Bhandal N, Russell R: Intravenous versus oral iron therapy for postpartum anaemia.BJOG Int J Obstetrics Gynaecol 2006, 113:1248–52. 10.1111/j.1471-0528.2006.01062.x
van Wyck DB, Martens MG, Seid MH, Baker JB, Mangione A: Intravenous ferric carboxymaltose compared with oral iron in the treatment of postpartum anemia: a randomized controlled trial.Obstet Gynecol 2007, 110:267–78. 10.1097/01.AOG.0000275286.03283.18
Seid MH, Derman RJ, Baker JB, Banach W, Goldberg C, Rogers R: Ferric carboxymaltose injection in the treatment of postpartum iron deficiency anemia: a randomized controlled clinical trial.Am J Obstet Gynecol 2008, 199:435. e1–7
Breymann C, Gliga F, Bejenariu C, Strizhova N: Comparative efficacy and safety of intravenous ferric carboxymaltose in the treatment of postpartum iron deficiency anemia.Int J Gynecol Obstet 2008, 101:67–73. 10.1016/j.ijgo.2007.10.009
Verma S, Inamdar S, Malhotra N: Intravenous iron therapy versus oral iron in postpartum patients in rural area.J South Asian Federation Obstetrics Gynaecol 2011, 3:67–70.
Froessler B, Cocchiaro C, Saadat-Gilani K, Hodyl N, Dekker G: Intravenous iron sucrose versus oral iron ferrous sulfate for antenatal and postpartum iron deficiency anemia: a randomized trial.J Matern Fetal Neonatal Med 2013, 26:654–9. 10.3109/14767058.2012.746299
Jain G, Palaria U, Jha SK: Intravenous iron in postpartum anemia.J Obstetrics Gynecol India 2013, 63:45–8. 10.1007/s13224-012-0240-y
Mumtaz A, Farooq F: Comparison for Effects of Intravenous versus Oral Iron Therapy for Postpartum Anemia. 2014.http://pjmhsonline.com/comparison_for_effects_of_intrav.htm
Milman N: Postpartum anemia I: definition, prevalence, causes, and consequences.Ann Hematol 2011, 90:1247–53. 10.1007/s00277-011-1279-z
Dodd JM, Dare MR, Middleton P: Treatment for women with postpartum iron deficiency anaemia.Cochrane Database Syst Rev 2004, CD004222.
International Conference on Harmonisation of Technical Requirements for Registration of Pharmaceuticals for Human Use: ICH Harmonised Tripartite Guideline - Guideline for Good Clinical Practice E6 (R1). London: European Medicines Agency; 2002.
National Board of Health: Healthy Habits – Before, During and After Pregnancy 2010.http://sundhedsstyrelsen.dk/publ/Publ2010/CFF/English/SundeVaner_en.pdf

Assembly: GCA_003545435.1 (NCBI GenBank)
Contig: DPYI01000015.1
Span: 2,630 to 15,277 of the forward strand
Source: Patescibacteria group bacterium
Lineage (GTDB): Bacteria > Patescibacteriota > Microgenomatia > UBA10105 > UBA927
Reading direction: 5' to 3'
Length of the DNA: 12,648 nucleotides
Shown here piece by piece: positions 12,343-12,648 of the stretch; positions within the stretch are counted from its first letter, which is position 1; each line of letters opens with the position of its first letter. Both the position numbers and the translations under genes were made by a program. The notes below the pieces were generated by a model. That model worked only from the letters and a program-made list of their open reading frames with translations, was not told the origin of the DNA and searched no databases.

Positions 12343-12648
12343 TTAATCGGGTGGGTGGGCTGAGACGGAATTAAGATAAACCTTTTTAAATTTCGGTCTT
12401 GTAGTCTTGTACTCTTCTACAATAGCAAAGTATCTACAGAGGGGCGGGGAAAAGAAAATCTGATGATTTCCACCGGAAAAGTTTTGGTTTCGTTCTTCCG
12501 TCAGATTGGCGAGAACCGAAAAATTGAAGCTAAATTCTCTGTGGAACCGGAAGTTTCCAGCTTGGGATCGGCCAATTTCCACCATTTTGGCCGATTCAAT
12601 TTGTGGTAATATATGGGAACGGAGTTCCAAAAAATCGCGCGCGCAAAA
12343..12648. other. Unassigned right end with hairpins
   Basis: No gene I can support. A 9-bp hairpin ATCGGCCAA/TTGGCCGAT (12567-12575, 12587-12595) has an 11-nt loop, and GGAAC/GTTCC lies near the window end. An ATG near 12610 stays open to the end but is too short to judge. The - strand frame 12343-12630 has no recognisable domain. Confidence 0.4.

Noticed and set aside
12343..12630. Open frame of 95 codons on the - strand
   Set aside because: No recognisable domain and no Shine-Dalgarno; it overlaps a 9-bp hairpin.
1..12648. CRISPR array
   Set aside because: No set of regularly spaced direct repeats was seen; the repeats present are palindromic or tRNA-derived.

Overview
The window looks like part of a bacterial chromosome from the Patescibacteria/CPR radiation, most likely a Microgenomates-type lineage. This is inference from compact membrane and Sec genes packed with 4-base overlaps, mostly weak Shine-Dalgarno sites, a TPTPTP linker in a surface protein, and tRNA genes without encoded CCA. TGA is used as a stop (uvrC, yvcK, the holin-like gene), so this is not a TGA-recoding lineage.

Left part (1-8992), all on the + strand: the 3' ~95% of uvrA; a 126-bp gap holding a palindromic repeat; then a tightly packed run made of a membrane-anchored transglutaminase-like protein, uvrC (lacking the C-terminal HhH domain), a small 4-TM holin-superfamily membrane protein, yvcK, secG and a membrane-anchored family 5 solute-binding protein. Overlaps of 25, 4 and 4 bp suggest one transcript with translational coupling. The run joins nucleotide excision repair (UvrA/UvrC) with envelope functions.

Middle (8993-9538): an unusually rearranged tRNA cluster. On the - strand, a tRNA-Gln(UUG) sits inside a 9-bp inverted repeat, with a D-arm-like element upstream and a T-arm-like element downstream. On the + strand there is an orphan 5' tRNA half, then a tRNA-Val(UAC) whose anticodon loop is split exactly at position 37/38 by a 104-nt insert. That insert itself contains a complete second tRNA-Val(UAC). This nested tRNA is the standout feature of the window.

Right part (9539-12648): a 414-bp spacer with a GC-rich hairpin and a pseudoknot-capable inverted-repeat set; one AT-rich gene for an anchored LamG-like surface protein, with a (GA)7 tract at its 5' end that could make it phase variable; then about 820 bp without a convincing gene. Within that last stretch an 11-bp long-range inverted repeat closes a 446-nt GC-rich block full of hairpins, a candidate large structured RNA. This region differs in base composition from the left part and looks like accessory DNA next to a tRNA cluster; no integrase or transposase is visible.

Crichton RR, Wilmet S, Legssyer R, Ward RJ: Molecular and cellular mechanisms of iron homeostasis and toxicity in mammalian cells.J Inorg Biochem 2002, 91:9–18. 10.1016/S0162-0134(02)00461-0
Smets EM, Garssen B, Bonke B, de Haes JC: The Multidimensional Fatigue Inventory (MFI) psychometric qualities of an instrument to assess fatigue.J Psychosom Res 1995, 39:315–25. 10.1016/0022-3999(94)00125-O
Cox JL, Holden JM, Sagovsky R: Detection of postnatal depression. Development of the 10-item Edinburgh postnatal depression scale.Br J Psychiatry 1987, 150:782–6. 10.1192/bjp.150.6.782
Jansen AJG, Essink-Bot M, Beckers EAM, Hop WCJ, Schipperus MR, van Rhenen DJ: Quality of life measurement in patients with transfusion-dependent myelodysplastic syndromes.Br J Haematol 2003, 121:270–4. 10.1046/j.1365-2141.2003.04272.x
Jansen AJG, Essink-Bot M, Duvekot JJ, van Rhenen DJ: Psychometric evaluation of health-related quality of life measures in women after different types of delivery.J Psychosom Res 2007, 63:275–81. 10.1016/j.jpsychores.2007.06.003
Gibson J, McKenzie-McHarg K, Shakespeare J, Price J, Gray R: A systematic review of studies validating the Edinburgh postnatal depression scale in antepartum and postpartum women.Acta Psychiatr Scand 2009, 119:350–64. 10.1111/j.1600-0447.2009.01363.x
Prick BW, Steegers EA, Jansen AG, Hop WC, Essink-Bot M, Peters NC, et al.: Well being of obstetric patients on minimal blood transfusions (WOMB trial).BMC Pregnancy Childbirth 2010, 10:83. 10.1186/1471-2393-10-83
The study is sponsored and fully funded by Pharmacosmos A/S. The authors are grateful to Jens K Slott Jensen MSc who provided statistical support. The sponsor paid for this assistance.
CH is an industrial PhD student and LLT is employed by Pharmacosmos A/S. JLR is the primary investigator employed by the Department of Obstetrics, Copenhagen University Hospital, Rigshospitalet, and AN is the primary investigator of an ongoing Pharmacosmos A/S-sponsored clinical trial. The institution receives a fee per patient.
CH, JLR, LLT and AN were involved in the conception and design of the study. All authors were involved in drafting the protocol and revising it critically. All authors have approved the final manuscript.
Electronic supplementary material
About this article
Cite this article
Holm, C., Thomsen, L.L., Norgaard, A. et al. Intravenous iron isomaltoside 1000 administered by high single-dose infusions or standard medical care for the treatment of fatigue in women after postpartum haemorrhage: study protocol for a randomised controlled trial. Trials 16, 5 (2015). https://doi.org/10.1186/1745-6215-16-5
- Postpartum haemorrhage
- Iron deficiency
- Intravenous iron
- Postpartum fatigue